How to truly survive 2 years of Junior College

The posting results for the 2014 Joint Admissions Exercise will be made known next week on February 5, and it is almost certain many will start the next stage of their education in a JC with fearful, measured anticipation. A young individual who prefers to be known by her online moniker Purplekitten has been there and done that; given her exceptionally stellar 'A' Level results, she is well placed to dispense personal tips on enduring the next two years properly (all right perhaps excluding tackling GP):

"I scored the grades AAA/A CB for my PCME (H1 Economics), GP and PW respectively at the 'A' Levels previously and I'm currently pursuing a degree in Materials Science and Engineering in NUS. The following might help, it might not.

Okay, I think everyone knows that I'm a perfectionist. It's a doubled-edge sword. On one hand, I give my all in everything I do. On the other, I put in too much unnecessary effort sometimes and give myself a lot of redundant stress. Meh. :l Which brings us to

Lesson #1: NO SLOPPY WORK.

No matter how much you don't like the topic/subject, just try to do and complete whatever assignments that you do with QUALITY. It may be something that the teacher doesn't check, but do it to the best of your ability anyways. Maintain self discipline. It would be wise to re-read the lecture notes before attempting all tutorials to obtain a gist of what's going on in the first place. If you still don't know how to do after much trying, just write down what you think is right or leave it blank and wait for the teacher to go through.

I know that a lot of people struggle during lectures because sometimes the lectures are too fast-paced and the content is too heavy. For me (I am super kiasu), if I receive the lecture notes in advance, I would try to read the guidelines/summary first (if I have the time) to at least know what I'm going to be learning.


Maybe it's been a long day and you're utterly exhausted. But press on anyway and try to absorb as much as you can. Once you return home and start your revision, re-read the lecture notes again; in so doing the information would be partially registered in your brain so that you wouldn't be so blur on subsequent re-reads. Familiarity is important. If you have any questions during lecture/tutorials, write them down so you can ask the lecturer/tutor later. Don't turn around to quiz your friend about your doubts because you will distract him/her as well and both of you will miss out on whatever the lecturer/tutor is saying at that point in time.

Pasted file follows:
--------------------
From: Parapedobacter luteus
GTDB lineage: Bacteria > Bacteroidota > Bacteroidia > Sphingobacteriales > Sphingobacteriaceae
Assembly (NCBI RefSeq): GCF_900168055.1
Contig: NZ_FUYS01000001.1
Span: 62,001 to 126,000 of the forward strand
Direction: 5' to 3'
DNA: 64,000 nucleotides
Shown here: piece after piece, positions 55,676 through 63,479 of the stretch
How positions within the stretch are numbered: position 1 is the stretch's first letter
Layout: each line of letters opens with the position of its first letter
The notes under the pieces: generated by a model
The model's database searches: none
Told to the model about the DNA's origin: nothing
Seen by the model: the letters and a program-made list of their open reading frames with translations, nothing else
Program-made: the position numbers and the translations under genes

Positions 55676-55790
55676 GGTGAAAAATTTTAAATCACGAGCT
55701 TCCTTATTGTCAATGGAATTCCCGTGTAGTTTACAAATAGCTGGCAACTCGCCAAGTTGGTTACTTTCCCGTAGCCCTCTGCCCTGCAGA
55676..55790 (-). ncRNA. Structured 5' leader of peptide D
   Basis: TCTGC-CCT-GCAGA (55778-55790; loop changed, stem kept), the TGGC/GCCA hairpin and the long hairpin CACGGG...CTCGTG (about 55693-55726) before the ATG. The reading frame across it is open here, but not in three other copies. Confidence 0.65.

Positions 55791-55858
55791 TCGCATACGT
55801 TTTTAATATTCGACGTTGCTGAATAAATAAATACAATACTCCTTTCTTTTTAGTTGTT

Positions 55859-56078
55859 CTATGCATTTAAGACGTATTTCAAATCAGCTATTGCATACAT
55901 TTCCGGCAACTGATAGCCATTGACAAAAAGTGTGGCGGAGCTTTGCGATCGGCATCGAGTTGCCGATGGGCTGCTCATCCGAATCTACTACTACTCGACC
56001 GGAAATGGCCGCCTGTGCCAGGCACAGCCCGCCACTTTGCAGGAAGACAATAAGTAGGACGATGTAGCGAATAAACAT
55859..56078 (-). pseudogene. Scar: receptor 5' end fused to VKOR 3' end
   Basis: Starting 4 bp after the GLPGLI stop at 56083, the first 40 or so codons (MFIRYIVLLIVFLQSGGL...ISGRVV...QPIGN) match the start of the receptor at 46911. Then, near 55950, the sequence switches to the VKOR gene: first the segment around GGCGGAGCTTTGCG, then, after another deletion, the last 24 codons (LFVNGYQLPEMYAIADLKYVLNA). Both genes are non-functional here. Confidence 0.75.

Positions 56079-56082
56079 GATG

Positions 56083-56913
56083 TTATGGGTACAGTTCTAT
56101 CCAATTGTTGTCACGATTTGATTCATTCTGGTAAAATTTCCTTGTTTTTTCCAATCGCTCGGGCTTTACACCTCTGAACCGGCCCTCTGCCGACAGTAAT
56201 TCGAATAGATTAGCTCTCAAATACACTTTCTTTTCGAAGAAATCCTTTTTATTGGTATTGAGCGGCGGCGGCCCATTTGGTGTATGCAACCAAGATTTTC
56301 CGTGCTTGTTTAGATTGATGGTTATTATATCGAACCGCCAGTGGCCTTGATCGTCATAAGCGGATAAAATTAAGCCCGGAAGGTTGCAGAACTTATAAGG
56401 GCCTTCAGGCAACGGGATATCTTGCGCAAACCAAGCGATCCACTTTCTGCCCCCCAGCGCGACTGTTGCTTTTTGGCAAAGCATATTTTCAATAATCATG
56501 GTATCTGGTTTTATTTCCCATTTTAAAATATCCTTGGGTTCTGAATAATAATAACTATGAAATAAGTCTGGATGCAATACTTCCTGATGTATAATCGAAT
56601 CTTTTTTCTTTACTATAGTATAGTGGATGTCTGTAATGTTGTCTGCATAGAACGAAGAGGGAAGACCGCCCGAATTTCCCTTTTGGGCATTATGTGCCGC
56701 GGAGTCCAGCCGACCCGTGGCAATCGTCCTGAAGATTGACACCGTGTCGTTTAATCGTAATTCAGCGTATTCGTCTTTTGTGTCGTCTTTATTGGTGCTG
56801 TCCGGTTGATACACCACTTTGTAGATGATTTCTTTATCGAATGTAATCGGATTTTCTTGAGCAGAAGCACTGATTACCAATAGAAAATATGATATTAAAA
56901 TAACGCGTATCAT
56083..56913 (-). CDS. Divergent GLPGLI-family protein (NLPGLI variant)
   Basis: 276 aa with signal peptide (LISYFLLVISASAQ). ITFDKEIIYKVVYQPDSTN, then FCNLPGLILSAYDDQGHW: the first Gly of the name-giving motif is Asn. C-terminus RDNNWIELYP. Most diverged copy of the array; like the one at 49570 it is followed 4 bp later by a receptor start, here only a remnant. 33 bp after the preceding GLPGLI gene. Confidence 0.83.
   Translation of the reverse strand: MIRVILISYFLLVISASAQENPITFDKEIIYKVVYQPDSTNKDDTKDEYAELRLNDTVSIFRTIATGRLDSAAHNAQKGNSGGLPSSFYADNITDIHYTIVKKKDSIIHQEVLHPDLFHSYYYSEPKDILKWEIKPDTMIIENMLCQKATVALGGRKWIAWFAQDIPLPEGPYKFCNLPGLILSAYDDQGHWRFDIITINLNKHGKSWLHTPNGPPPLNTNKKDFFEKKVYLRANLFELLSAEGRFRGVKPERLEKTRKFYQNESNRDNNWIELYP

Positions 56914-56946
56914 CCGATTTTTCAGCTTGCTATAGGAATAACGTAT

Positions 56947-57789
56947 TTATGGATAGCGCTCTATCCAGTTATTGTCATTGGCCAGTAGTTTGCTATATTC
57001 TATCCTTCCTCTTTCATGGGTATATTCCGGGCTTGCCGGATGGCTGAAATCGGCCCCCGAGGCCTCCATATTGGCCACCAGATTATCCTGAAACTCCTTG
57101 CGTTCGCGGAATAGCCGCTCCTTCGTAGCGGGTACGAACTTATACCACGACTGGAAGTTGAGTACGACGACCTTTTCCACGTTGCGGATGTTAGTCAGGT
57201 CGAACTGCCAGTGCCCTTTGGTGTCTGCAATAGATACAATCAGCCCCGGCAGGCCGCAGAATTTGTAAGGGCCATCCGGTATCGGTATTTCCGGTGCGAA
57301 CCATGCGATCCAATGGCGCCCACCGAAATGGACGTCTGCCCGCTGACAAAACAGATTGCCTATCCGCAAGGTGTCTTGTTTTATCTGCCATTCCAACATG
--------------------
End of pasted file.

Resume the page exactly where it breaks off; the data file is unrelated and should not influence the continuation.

Okay I admit that personally I don't really like consultations because I prefer to figure out challenging questions on my own (even if it takes 3 days of thinking in the shower/train), and usually when I do consult, I only have like 1-2 questions which may seem rather stupid and a waste of the teacher's time. And yes, the teachers would roll their eyes at me when I throw basic questions at him and I'll feel even dumber. :l But anyway consultation = free tuition (don't quote me), so just go consult the teachers if you need to understand stuff. They're getting paid for it anyway. Obviously you need to know what you're asking about too. If there are already model answers, try to read them and understand. That said, book a consultation should you remain dumbfounded.

Lesson #4: HARD WORK.

I never did like statistics thrown all over the place; however I don't let them discourage or define me. So what if the distinction rate is only 10%? Or 50%? Heck it. All I know is that I need to work hard to get what I want. Even if the rate is only 1%, I will work my butt off to make sure that i get into that 1% and not the 99%. This means having the discipline to go home and revise religiously every single day. I mean, not hardcore no-life studying at all times, but yep, just studying in general. I have my computer time, TV time and dinner time too.

How to study/revise:

1) Re-read lecture notes (with understanding)

2) Redo tutorials/past year papers (with understanding)

3) Make mindmaps/flash cards to help you remember concepts (this doesn't work for me, but you can try hahaha)

4) Make your own summary notes (comprehensive 'magic book')

5) For definitions, memorize chapter by chapter as you go through your notes instead of desperately glancing through the sheet with all 60++ definitions for Physics at the very last minute. Last minute memorization efforts are usually unhelpful.